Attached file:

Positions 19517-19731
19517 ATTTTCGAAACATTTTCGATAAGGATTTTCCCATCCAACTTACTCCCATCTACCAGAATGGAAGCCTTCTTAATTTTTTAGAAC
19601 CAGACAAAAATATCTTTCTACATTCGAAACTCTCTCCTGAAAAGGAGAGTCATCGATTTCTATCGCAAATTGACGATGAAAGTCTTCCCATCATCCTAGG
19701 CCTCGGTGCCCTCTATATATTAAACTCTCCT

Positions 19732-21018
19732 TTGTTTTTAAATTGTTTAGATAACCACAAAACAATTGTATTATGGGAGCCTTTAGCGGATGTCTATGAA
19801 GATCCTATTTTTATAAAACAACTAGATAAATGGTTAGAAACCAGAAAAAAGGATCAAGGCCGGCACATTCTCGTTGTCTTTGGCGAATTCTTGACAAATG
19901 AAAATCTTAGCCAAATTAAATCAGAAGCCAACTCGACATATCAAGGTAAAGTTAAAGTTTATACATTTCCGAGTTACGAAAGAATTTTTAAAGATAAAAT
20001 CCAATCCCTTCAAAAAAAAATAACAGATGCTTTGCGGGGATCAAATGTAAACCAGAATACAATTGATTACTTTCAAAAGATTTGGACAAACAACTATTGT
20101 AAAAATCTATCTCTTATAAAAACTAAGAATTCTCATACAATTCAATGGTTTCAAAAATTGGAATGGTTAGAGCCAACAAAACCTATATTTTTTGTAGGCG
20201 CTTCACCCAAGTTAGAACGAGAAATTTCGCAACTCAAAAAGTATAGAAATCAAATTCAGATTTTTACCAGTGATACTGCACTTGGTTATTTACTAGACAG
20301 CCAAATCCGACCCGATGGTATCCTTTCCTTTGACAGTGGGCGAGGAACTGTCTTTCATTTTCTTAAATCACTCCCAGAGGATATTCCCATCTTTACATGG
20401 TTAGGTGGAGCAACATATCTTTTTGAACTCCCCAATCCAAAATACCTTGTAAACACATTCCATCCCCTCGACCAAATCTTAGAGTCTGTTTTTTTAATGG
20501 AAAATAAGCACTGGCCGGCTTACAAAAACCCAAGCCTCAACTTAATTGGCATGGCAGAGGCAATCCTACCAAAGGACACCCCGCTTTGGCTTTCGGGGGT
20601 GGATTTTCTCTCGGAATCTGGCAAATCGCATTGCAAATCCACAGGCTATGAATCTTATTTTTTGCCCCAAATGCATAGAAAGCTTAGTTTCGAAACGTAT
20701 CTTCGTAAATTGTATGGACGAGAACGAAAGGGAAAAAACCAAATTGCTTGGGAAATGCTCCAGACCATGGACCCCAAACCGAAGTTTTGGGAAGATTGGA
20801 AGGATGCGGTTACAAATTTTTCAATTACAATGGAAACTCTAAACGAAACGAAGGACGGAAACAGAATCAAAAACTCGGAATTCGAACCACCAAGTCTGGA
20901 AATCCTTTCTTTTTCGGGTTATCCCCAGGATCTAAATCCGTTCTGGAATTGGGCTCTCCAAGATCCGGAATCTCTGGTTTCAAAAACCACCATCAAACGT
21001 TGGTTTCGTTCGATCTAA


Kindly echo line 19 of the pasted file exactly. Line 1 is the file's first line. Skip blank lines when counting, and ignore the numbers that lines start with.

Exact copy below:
21001 TGGTTTCGTTCGATCTAA